Jim Forster

Duane Godfrey: Boom Height for Barefooting

October 5th, 2014

I have been fortunate to receive the ski school experience over the years. I watch the instructor like a hawk and notice their exceptional instruction, analysis and driving skills. The staff is also cognizant and adept at changing boom height. On a given day, I have seen the height adjusted up to 20X.

Having seen the light, it seems to me that when skiing recreationally, one should consider changing boom height for different skiers and the tasks at hand vs leaving the boom at a fixed height and suffering through the consequences. On a given set at WBC, I see for example the boom set for starts and one foots (medium height) then lowered for front and back toeholds. For the next skier it might be raised to above medium height for turns and then lowered to medium or lower for toeturns. It all makes sense – learning and practicing under optimal conditions.

Yet recreationally I see groups that NEVER change the height even though these skiers are trying very hard to accomplish their goals. I notice them trying to learn back toe holds where the strap is literally above their head height with the skier wondering why it is so hard to get into the strap when leaning way too far away with straight ski leg trying to get the free leg up to the elusive strap. Same thing for toeups: Contrary to some beliefs, it is harder to learn this trick on the boom with the strap too high. You are less stable on the water with your free leg jacked up, one has to lean a bit further back than desired and it is harder to slam that foot in and/or place it in and drive it down; the upper body should be at least vertical or slightly forward while powering it up. Granted it is slightly easier to toe up on the SFH vs tower because there is some upward assist, however the adjustment in body angle while riding the butt is negligible. It is really pushing down on the standup leg that does the trick. For the simple basic front toe hold, it makes a lot of sense to have the boom lower so it isn’t so much a stretch to get that foot up, out and in the strap. The final act in getting the foot forward and in the strap is a slight arm pull yet when the boom is too high it causes one to straighten the free leg and lean back to get those last few inches. I can’t even type this without holding a mighty ab flex when imagining the dreaded high boom toeup and/or toehold!

WBC also uses a rope extension – usually 5’ (therefore 10’ total) from the boom that helps making it more like the longline. This extension is a really good idea as it also dampens the force pulling the skier straight. I tend to overturn my basic f-b. On the SFH or extension, the error is dampened and I can get away with the error without falling. Whereas on the 5’, when I turn past center, I find the recovery very tough and don’t need a practice fall to remind me. The 5’ is just too artificial to me. The extension also dampens effects of a too high boom.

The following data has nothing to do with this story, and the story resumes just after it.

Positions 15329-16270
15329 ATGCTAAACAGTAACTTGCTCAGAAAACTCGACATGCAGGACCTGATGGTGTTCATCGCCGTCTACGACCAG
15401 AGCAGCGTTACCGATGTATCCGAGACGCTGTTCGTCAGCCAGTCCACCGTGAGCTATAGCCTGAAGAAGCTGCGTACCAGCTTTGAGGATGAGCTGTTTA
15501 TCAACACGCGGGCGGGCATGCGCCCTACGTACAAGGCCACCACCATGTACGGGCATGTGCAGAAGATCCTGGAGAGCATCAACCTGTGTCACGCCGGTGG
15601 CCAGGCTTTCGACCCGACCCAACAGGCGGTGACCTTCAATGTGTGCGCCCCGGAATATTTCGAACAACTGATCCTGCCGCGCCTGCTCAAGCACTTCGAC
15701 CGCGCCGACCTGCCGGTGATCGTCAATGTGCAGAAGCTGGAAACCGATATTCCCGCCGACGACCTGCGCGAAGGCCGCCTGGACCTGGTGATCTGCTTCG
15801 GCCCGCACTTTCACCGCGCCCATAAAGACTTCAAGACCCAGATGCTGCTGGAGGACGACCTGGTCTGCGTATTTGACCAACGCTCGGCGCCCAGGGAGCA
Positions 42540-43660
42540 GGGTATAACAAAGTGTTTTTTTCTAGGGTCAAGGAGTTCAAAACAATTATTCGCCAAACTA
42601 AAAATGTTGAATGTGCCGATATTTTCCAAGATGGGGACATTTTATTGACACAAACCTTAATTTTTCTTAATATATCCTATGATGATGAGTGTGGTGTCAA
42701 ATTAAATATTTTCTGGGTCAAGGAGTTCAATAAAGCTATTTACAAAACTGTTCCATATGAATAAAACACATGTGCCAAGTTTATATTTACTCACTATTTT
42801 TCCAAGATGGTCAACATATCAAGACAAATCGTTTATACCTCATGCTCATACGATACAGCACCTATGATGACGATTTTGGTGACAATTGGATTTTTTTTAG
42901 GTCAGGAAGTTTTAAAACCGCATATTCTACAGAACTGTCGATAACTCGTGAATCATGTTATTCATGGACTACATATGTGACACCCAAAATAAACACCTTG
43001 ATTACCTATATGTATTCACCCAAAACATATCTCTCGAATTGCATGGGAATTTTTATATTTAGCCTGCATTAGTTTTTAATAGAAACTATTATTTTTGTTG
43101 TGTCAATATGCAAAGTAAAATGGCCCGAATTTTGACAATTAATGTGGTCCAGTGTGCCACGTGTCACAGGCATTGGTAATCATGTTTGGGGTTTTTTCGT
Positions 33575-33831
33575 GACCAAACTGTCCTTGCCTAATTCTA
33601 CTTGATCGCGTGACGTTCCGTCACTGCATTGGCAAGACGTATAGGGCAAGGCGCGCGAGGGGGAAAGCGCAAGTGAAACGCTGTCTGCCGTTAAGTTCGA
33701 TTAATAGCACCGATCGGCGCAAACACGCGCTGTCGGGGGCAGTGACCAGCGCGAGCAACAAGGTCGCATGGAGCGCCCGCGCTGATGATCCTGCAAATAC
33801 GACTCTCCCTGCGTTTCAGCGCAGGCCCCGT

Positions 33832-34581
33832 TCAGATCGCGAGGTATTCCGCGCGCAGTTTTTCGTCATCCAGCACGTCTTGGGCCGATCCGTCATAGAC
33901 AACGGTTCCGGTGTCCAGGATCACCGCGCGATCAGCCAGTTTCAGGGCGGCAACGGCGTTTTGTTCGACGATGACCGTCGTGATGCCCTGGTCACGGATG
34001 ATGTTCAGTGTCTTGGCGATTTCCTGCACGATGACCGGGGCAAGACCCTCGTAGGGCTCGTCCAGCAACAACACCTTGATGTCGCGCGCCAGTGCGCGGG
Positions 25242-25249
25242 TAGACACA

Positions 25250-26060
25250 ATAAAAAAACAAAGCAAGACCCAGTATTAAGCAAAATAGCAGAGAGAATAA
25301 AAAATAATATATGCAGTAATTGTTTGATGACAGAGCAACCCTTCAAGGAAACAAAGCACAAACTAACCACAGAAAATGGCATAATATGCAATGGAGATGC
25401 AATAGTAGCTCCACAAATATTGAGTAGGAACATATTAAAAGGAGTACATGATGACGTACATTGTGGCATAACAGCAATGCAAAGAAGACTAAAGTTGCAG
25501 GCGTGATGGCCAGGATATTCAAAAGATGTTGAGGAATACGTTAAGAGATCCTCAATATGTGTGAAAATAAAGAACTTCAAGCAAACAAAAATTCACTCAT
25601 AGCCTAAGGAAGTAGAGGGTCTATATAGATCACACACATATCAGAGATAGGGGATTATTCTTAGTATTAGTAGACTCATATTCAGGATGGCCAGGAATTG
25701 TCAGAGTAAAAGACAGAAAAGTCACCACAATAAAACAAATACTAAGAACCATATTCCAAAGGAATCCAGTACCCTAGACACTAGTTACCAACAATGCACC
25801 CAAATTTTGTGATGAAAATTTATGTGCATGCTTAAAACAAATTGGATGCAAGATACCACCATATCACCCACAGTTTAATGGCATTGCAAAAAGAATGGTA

Next time you are at a ski school, notice the driver’s attention to changing boom height for different skiers and differing tricks. Just my opinion, but I think it a worthwhile investment to get an adjustable boom clamp and becoming “expert” at quickly adjusting height a/r.

Duane Godfrey

Don't let this happen--lower the boom!

Kailey Koehler: My First World Championship

October 3rd, 2014

One of my most memorable trips, and by far the most beautiful place in the world is New Zealand. I went to my first world competition in 2009 as an independent skier. I did not qualify to ski in the jump event, but I did ski in both the slalom and the trick event. My first worlds was a success. My goal was to beat myself, and that is exactly what I did. I got a PB in both events and I couldn’t have been any happier.

While practicing for the competition, Team USA got the honor of skiing on Lake Keelings. Although the name doesn’t sound familiar, almost everyone has seen this lake because it is where Lord of the Rings was filmed. Unfortunately, this lake had many good memories along with a few bad ones. One in particular was when I bit all the way through my bottom lip while doing a tumble turn to a one foot stand up. Although it didn’t hurt too bad, it looked really bad and it was embarrassing to meet people from all over the world at the opening ceremonies with a fat lip. The 2009 championship was an amazing first world competition and I cherish the good and bad memories forever.